All of the British deities listed here come from Romano-Celtic pantheon. The deities found here belong to the period when Britain was a province of Rome Empire. Like the page on the Gallic Deities, these Celtic deities were sometimes adopted by the Romans, who lived in the region between first and fourth century AD.

Sometimes Roman (and Greek) writers described Celtic deities by given them Roman names, sometimes with their Gallic names, and at other times with just the Roman names. Mercury, Mars, Jupiter, Apollo, Hercules and Minerva were the most common Roman names used, when applying to Celtic deities. And in the Celtic pantheon, it was Mercury that usually the highest in the order of heirarchy, not Jupiter. Jupiter was also sometimes below in ranking to Mars as well.

 
Agroná
Alaisiagae
Andrasta
Arnemetia
Belatucadnos
Brigantia see also Gallic Deities
Britannia
Cocidius
Coventina
 
Maponus
Nemetona
Nodons      
Ocelus
Sulis
 
Camulos, see Gallic Deities
Cernunnos, see Gallic Deities
genius cucullatus
Lugus, see Gallic Deities
Matres, see Gallic Deities
Rosmerta, see Gallic Deities
Taranis, see Gallic Deities

Related pages:
      Welsh Deities
      Gallic Deities
      Roman Deities






Agroná
 

Agroná was the British goddess of battle and slaughter. The Welsh god Aeron had derive his name from her.

 
Related Information
Name
Agroná, Agrona.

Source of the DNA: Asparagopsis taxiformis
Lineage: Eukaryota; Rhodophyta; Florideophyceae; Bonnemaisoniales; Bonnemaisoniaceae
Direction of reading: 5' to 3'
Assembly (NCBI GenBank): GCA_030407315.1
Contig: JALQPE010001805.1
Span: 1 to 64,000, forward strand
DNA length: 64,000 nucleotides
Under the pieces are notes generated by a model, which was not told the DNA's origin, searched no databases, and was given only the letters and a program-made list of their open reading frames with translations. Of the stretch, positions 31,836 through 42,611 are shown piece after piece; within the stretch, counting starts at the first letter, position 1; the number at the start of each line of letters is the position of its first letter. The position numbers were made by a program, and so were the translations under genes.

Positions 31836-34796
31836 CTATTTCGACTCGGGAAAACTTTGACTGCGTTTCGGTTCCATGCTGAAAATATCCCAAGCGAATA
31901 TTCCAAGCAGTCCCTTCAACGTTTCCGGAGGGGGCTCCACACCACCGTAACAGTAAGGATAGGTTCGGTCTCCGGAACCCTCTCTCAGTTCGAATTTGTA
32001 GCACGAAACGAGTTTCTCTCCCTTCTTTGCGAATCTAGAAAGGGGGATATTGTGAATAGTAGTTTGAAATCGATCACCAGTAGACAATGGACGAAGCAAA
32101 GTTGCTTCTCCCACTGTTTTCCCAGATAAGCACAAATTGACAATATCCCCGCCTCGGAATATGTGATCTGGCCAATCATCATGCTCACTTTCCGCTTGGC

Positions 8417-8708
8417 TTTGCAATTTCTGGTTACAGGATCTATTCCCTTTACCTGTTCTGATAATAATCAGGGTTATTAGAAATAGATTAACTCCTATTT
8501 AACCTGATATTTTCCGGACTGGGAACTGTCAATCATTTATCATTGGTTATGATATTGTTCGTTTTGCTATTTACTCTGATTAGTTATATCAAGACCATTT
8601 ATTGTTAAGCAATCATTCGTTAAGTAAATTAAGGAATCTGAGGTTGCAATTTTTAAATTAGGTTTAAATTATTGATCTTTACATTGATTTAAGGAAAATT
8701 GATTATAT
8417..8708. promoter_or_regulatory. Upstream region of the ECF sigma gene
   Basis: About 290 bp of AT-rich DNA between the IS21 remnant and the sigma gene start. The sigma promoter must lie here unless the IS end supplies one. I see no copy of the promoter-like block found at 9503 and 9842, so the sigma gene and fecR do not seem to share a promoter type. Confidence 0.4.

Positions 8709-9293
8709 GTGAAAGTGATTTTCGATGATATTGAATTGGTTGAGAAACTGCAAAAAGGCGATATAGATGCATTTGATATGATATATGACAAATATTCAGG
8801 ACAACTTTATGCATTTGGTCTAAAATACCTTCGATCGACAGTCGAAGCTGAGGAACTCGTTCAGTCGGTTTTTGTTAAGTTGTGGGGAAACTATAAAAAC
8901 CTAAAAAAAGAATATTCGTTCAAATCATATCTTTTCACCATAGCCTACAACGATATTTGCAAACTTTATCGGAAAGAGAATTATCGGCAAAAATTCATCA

Related Articles
Aeron.



Alaisiagae
 

Alaisiagae was the minor British goddess, who was identified in homesteads in Northumberland in a shrine to Mars.

   



Andrasta
 

Andrasta (Andraste) was the Romano-Celtic goddess of war. Her name means the "Invincible One". Andrasta was a patron goddess of the Iceni tribe. It was said that Boudicca, the British warrior queen prayed to Andrasta, before going into battle the against her Roman foes. It is believed that the goddess received human sacrifices.

She was also probably linked with the more peaceful Gallic goddess named Andarta.

   



Arnemetia
 

Arnemetia was a Romano-Celtic water goddess. Not much is known about Arnemetia, since there are very little inscriptions.

   



Belatucadnos
 

Belatucadnos was the British god of war. Belatucadnos was probably equated with Cernunnos, because he was similarly depicted with stag-like antlers or horns.

The Romans identified Belatucadnos with the Roman god of war, Mars.

 
Related Information
Name
Cernunnos? (Gallic).
Mars (Roman).

Related Articles
Cernunnos, Mars.



Brigantia
 

Brigantia was the tribal goddess of the Brigantes, the British Celts living in the large region named after her, in northern England. The Romans identified Brigantia with Minverva (Athena).

Brigantia was a popular goddess, where she was worshipped and called Brigindo in Gaul (France), and Brigit in Ireland.

Brigantia was the goddess of war, healing and water. Brigantia was also goddess of fertility and prosperity.

 
Related Information
Name
"High One" or "Queen".

Brigantia (British).
Brigindo, Brigandu (Gallic).
Brigit, Brigid, Brighid, Brid, Bridget (Irish).

Minerva (Roman).

Related Articles
Brigindo, Brigit.

Minerva.



Britannia
 

A tutelary goddess. A Romano-Celtic goddess who was often associated with the Roman goddess Minerva (Athena). During the reign of Claudius Caesar, the Romans conquered Britain in AD 43, they named the new province after the goddess, Britannia.

   



Cocidius
 

Cocidius was a Celtic-British goddess of hunting. Stone relief was found in Risingham, Yorkshire.

   



Coventina